It’s Dental Day.

Martha, my favorite dental hygienist, cleans my teeth. Then Ran, my favorite dentist, comes in for his inspection. He takes special note of one particular tooth.

“This tooth had a cavity that wasn’t filled, the tooth died, we did a root canal — as was proper — but the tooth is weakened and susceptible to breaking. My dental textbook tells me to crown it. You don’t want it to break, to have it pulled, then to have a partial plate.”

This tooth is fourth from the lower front. No, I don’t want it to break and have to be pulled, and I don’t want a blank space there, and I don’t want a partial plate, so I agree to a crown and make an appointment for a few weeks away.

But tonight a white-haired gentleman I encounter on a hilltop in the park, where I go to catch a breeze on this sultry evening, begins a conversation with me. We’ve talked before — we’re both park regulars — and he just happens to mention his recent dental work: a crown.

“There was no pain, but there was the smell of the grinding of my tooth — the grinding away of my own flesh and bone.” He grimaces. “I asked to see a mirror. The dental assistant said: ‘Oh, you don’t want to see this.’ But I did. . . . My tooth was a stump. That didn’t bother me. What did bother me was the smell of the grinding.”

It’s now the next morning, and as I eat my steel-cut oats I think about all this. I stop in the middle of a chew to see where the food is in my mouth. No oats rest on the dead tooth. The oats are resting on my back molars.

Think, Ernestina, I tell myself. Don’t just take Ran’s advice even if he is a good dentist.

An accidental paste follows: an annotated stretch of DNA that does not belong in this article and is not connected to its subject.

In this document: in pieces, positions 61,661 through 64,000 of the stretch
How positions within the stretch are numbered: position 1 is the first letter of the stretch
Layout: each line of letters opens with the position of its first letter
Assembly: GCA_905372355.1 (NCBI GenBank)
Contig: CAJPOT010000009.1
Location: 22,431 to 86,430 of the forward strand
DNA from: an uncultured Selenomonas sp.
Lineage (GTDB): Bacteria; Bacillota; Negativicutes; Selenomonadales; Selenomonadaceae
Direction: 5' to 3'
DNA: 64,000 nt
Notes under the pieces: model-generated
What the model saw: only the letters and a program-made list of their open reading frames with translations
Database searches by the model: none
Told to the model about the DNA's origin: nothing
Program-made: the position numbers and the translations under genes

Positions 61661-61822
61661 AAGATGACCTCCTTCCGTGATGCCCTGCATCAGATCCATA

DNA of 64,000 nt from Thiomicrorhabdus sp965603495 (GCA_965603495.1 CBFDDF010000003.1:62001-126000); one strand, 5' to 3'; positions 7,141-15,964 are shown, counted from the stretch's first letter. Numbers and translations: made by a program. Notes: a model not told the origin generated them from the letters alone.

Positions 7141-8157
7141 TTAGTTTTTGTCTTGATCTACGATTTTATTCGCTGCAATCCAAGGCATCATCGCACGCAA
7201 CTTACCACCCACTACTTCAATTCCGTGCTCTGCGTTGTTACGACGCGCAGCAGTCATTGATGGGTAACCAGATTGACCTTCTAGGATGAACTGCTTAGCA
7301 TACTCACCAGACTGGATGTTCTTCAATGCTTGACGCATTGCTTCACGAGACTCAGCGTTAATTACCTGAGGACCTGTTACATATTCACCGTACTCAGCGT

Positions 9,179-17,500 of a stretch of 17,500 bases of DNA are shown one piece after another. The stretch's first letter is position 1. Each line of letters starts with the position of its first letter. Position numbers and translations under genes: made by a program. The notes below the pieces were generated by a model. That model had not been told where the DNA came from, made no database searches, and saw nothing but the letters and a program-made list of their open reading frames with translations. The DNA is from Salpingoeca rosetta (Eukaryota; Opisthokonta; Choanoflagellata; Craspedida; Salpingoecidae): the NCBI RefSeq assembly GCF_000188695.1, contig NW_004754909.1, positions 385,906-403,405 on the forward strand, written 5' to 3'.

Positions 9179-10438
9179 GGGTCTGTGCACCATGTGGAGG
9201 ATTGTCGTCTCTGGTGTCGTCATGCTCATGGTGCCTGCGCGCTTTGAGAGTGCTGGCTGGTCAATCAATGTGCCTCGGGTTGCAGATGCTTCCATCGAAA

Do I really need a crown? My teeth are strong. They’ve never broken before, just chipped. The cavity in this tooth developed because the tooth is small, and when brushing I tended to hop over it.

Suddenly it hits me: another definition of crown is “to hit on the head”. Tom’s talk about his crown was a hit on my head that awakened me. I have a tendency to fall asleep, to let someone else make my decisions. I need to remember to give myself time to think. Visualize the Reality.

Ran plans to grind down my tooth to a stump, then cover it with something artificial. Is agreeing to a crown like paying insurance to cover an event that probably won’t happen?

“Stand on your own two feet and make your own decision,” Tom said, just before we said good-by last evening.

So lucky to have run into Tom.



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My writer husband’s favorite nickname for me was Ernestina, so in this 3-book memoir, he is Ernie. This is his story, our story, and my story. I invite you in.